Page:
What is Mindfulness?

Mindfulness is about paying attention to the present moment, on purpose and without judgement. So what, you might say; that sounds easy enough, how hard can it be and why should it be called “mindfulness”. In actuality it’s not that easy to do – try it! Pause for just one minute, close your eyes and breathe. What happens? Your mind is probably working away trying to solve the problem of what you’re supposed to be doing and no doubt there’s a commentary going on in your mind about what you are doing and why you are doing it and whether you think it’s worth doing or not and so on and on and on. You’ve not done anything wrong, in fact, even that brief momentary exercise has helped you to see that your mind is busy, busy, busy, all the time thinking, thinking, thinking. You’ve just been mindful!

These days we live our lives in auto-pilot, we do things automatically, without thinking about what we’re doing. In fact, our mind is usually off on a journey of its own maybe planning what we’re supposed to be doing next or worrying about something that has happened in the day and all this happens at the same time as we’re doing whatever we are doing right now! In a way we are multi-tasking and usually we’re very proud of our ability to multi-task, it’s seen as a good thing, a good skill to cultivate especially in the workplace. However, this wonderful ability we have of multi-tasking can be a double edged sword for we miss the only moment we can actually live – this moment, the present moment, right now!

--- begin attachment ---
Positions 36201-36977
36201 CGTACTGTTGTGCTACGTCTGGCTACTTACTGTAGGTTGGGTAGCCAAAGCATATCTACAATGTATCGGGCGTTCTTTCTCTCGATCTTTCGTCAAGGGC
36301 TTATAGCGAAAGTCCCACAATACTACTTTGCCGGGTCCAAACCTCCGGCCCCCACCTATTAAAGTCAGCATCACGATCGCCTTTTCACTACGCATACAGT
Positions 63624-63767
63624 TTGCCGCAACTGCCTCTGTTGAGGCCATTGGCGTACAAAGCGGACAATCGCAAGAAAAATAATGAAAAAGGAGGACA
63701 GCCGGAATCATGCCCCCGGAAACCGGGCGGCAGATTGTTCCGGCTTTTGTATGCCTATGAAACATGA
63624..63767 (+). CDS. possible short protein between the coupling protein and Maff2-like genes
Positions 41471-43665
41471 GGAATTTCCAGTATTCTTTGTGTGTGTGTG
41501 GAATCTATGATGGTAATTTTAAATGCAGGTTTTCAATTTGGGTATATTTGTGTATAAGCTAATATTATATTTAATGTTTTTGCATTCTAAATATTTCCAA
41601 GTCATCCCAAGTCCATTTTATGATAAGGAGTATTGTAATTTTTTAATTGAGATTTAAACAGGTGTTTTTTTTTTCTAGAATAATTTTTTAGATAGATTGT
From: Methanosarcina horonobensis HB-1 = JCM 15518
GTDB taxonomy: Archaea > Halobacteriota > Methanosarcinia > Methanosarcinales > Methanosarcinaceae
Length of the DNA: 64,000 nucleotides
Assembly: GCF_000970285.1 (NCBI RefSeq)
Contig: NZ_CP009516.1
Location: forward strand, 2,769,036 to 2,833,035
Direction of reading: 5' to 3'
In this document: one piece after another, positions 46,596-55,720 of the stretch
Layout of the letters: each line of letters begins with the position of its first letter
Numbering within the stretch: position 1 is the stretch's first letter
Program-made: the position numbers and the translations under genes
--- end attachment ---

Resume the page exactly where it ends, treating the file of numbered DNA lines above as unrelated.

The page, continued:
Mindfulness is a skill and like any other skill you need to practice regularly to improve and to notice your improvement. Try this simple exercise every day to bring a little mindful awareness to your day and to begin your journey with mindfulness…

Each time you brush your teeth do it mindfully, even if only for a few moments. As you begin brushing, bring your awareness to what you are doing “now” – in this moment. Slow down the rate of brushing. Notice the angle of your hand on the toothbrush. Notice the position of your arm while brushing. Notice the angle of the toothbrush head on your teeth. Notice the feel of the toothbrush in your mouth, the taste of the toothpaste, also the taste of the toothbrush. Notice the feel of the bristles on your teeth and gums. Notice where your thoughts are while you are doing this activity and perhaps where your thoughts were just before you brought your mindful attention to this activity. Quite simply – just notice what you are doing and thinking, right now.

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